Near Infrared Investigation of Polypropylene-Clay Nanocomposites for Further Quality Control Purposes-Opportunities and Limitations
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KeywordsNIR spectroscopy; Quality control; Polypropylene nanocomposites
Permissions© 2015 The Authors. This article is an Open Access article distributed under the terms and conditions of the Creative Commons CC-BY license (http://creativecommons.org/licenses/by/4.0/).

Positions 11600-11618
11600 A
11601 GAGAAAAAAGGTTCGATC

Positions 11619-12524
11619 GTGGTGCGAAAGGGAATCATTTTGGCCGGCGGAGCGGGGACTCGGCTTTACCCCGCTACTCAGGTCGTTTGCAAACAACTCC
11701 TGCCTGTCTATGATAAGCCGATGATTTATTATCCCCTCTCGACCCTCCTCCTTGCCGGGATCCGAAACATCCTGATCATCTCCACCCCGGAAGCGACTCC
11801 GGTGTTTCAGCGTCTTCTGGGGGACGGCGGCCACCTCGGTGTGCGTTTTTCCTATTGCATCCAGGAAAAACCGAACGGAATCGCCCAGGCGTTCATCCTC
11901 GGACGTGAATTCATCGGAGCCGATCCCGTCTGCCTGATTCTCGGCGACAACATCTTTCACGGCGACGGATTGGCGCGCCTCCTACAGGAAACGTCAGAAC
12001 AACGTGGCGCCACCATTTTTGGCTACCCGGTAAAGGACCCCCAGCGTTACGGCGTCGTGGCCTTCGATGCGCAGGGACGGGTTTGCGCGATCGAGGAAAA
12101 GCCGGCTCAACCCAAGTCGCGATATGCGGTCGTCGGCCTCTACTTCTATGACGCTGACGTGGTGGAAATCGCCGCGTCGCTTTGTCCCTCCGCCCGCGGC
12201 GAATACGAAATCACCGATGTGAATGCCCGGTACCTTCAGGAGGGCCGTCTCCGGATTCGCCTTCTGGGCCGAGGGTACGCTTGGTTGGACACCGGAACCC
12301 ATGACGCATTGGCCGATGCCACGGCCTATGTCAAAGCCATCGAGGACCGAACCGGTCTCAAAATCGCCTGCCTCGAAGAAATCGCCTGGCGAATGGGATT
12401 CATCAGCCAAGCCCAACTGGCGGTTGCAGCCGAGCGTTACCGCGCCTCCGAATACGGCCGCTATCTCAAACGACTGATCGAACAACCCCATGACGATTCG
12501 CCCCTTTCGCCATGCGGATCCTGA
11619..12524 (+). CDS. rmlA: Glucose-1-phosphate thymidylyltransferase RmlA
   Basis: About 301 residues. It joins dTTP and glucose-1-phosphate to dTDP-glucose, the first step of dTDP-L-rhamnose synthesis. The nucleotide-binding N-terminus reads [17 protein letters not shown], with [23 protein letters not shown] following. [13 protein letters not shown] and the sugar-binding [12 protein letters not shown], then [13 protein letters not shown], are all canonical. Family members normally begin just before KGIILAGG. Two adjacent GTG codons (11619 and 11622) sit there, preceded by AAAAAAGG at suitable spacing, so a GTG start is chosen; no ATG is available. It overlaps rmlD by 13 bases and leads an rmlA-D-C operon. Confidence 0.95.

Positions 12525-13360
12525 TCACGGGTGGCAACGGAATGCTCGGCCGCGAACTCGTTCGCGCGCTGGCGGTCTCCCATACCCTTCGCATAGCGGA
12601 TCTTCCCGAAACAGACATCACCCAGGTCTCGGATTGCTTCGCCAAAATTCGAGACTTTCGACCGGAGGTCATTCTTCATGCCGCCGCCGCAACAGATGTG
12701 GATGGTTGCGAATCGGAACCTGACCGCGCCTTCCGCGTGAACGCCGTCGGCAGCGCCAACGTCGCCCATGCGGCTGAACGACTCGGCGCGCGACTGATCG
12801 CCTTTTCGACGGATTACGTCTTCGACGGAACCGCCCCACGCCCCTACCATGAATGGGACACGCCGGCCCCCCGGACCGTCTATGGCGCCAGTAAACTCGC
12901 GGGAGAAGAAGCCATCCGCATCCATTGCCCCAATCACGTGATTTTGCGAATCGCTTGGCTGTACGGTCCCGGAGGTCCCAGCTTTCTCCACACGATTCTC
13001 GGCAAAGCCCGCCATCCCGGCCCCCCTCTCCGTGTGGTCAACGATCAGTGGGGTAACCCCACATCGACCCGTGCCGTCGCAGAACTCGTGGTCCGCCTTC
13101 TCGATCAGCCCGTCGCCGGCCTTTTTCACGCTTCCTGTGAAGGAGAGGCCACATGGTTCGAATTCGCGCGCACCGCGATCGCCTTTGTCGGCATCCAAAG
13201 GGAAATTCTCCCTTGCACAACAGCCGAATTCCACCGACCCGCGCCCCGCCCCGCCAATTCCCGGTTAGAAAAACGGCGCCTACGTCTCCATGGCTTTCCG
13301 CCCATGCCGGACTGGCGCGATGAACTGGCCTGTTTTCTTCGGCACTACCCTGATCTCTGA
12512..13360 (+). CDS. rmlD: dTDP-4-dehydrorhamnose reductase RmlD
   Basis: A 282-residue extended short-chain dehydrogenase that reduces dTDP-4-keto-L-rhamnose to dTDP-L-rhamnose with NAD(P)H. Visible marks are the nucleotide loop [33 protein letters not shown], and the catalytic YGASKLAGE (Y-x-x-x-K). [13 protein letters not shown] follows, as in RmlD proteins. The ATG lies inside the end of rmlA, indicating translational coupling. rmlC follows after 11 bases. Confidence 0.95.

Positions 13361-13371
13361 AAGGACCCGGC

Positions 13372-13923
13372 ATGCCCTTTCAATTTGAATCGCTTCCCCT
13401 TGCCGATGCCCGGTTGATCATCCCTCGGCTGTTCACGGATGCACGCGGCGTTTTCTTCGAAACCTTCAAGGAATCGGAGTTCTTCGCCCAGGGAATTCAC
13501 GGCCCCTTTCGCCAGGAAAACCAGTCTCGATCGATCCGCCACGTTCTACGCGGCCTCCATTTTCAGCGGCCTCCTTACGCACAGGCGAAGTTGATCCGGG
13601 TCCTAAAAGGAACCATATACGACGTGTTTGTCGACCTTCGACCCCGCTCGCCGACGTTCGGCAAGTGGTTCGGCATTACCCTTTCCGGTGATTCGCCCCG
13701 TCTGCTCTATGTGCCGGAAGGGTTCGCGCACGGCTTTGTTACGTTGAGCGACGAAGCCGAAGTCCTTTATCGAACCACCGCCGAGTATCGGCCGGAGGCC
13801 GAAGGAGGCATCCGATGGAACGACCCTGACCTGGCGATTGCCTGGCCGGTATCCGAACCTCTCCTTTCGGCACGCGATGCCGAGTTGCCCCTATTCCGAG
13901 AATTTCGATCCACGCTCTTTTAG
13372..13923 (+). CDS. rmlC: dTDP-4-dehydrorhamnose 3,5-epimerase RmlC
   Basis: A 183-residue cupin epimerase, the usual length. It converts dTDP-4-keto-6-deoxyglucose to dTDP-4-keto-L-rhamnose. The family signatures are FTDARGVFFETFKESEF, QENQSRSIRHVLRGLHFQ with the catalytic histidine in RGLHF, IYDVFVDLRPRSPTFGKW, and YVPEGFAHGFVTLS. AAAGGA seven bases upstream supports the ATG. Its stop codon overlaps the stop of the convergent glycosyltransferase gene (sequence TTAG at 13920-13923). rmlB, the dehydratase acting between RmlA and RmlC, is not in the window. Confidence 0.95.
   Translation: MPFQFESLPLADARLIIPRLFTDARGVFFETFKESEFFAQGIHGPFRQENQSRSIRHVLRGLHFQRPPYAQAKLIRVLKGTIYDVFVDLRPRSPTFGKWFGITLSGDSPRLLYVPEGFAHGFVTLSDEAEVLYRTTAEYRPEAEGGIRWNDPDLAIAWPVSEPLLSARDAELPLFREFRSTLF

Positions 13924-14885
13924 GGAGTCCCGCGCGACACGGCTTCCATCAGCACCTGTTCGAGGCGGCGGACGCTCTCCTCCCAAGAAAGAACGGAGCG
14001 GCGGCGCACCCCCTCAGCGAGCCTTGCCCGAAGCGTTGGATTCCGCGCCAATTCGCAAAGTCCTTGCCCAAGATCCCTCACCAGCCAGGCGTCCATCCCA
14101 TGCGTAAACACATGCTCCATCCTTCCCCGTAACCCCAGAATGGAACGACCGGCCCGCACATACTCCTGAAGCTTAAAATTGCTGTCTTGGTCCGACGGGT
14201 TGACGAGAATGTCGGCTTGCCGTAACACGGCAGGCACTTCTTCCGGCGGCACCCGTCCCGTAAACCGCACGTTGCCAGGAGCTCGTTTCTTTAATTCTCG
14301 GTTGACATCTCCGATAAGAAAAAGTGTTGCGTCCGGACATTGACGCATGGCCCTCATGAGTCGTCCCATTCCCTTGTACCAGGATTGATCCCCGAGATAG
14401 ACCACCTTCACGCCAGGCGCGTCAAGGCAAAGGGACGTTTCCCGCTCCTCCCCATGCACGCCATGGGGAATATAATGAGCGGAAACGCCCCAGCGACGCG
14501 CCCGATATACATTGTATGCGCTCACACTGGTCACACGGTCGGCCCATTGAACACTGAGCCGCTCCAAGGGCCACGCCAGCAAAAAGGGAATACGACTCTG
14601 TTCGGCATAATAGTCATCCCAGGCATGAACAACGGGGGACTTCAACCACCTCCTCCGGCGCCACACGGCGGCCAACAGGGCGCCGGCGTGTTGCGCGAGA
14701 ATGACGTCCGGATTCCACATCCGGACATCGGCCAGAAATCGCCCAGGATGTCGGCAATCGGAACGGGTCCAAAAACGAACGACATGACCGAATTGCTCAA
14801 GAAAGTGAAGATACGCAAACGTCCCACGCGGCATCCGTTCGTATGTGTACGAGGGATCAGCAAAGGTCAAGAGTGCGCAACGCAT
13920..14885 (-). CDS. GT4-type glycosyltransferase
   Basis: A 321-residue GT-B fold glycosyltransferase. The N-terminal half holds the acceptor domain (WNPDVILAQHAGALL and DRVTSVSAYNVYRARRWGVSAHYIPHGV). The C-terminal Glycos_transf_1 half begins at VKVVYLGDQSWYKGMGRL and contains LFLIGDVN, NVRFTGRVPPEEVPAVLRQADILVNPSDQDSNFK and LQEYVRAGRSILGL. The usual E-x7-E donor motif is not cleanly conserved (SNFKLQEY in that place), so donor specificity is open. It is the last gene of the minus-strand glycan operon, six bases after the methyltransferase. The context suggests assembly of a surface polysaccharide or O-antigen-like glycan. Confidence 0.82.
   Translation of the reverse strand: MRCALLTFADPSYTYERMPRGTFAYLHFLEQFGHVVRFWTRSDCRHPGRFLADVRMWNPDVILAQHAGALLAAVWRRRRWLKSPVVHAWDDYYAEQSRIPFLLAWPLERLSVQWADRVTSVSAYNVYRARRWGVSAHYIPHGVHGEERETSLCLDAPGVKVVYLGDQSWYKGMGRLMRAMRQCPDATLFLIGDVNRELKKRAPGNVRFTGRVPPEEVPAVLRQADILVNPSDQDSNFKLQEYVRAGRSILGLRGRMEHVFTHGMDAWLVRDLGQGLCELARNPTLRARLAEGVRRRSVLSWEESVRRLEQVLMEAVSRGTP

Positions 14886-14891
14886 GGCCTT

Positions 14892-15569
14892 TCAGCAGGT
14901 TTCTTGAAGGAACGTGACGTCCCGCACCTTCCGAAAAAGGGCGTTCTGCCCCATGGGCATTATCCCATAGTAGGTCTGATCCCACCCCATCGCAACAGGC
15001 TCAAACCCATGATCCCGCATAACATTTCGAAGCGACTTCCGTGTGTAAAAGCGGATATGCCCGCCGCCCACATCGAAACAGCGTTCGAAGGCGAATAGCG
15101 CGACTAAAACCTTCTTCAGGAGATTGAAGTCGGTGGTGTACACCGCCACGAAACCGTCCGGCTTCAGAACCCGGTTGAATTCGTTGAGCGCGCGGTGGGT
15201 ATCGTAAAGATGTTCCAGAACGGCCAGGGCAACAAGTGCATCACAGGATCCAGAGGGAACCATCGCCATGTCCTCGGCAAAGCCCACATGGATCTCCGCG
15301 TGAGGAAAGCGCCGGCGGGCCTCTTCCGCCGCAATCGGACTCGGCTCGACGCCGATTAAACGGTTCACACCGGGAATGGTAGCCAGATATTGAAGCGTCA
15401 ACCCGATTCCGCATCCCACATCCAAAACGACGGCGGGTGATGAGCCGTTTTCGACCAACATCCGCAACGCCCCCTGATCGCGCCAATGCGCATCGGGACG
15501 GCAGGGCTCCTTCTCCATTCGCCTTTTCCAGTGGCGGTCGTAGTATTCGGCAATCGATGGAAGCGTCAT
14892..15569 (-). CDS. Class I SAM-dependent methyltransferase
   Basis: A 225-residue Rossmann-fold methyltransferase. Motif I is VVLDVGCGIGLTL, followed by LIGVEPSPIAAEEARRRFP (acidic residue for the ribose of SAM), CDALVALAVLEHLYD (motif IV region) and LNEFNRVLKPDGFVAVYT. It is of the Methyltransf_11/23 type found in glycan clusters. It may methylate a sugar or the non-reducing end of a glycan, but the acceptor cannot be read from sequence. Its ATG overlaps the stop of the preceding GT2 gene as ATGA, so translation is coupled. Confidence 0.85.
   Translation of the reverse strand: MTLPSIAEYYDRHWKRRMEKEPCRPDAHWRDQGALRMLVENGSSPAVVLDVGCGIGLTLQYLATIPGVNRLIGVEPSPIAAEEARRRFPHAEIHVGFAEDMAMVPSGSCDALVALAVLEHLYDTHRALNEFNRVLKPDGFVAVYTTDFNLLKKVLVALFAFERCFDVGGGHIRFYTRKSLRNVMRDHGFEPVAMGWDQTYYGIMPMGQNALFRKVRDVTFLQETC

Polymer nanocomposites are usually characterized using various methods, such as small angle X-ray diffraction (XRD) or transmission electron microscopy, to gain insights into the morphology of the material. The disadvantages of these common characterization methods are that they are expensive and time consuming in terms of sample preparation and testing. In this work, near infrared spectroscopy (NIR) spectroscopy is used to characterize nanocomposites produced using a unique twin-screw mini-mixer, which is able to replicate, at ~25 g scale, the same mixing quality as in larger scale twin screw extruders. We correlated the results of X-ray diffraction, transmission electron microscopy, G′ and G″ from rotational rheology, Young’s modulus, and tensile strength with those of NIR spectroscopy. Our work has demonstrated that NIR-technology is suitable for quantitative characterization of such properties. Furthermore, the results are very promising regarding the fact that the NIR probe can be installed in a nanocomposite-processing twin screw extruder to measure inline and in real time, and could be used to help optimize the compounding process for increased quality, consistency, and enhanced product properties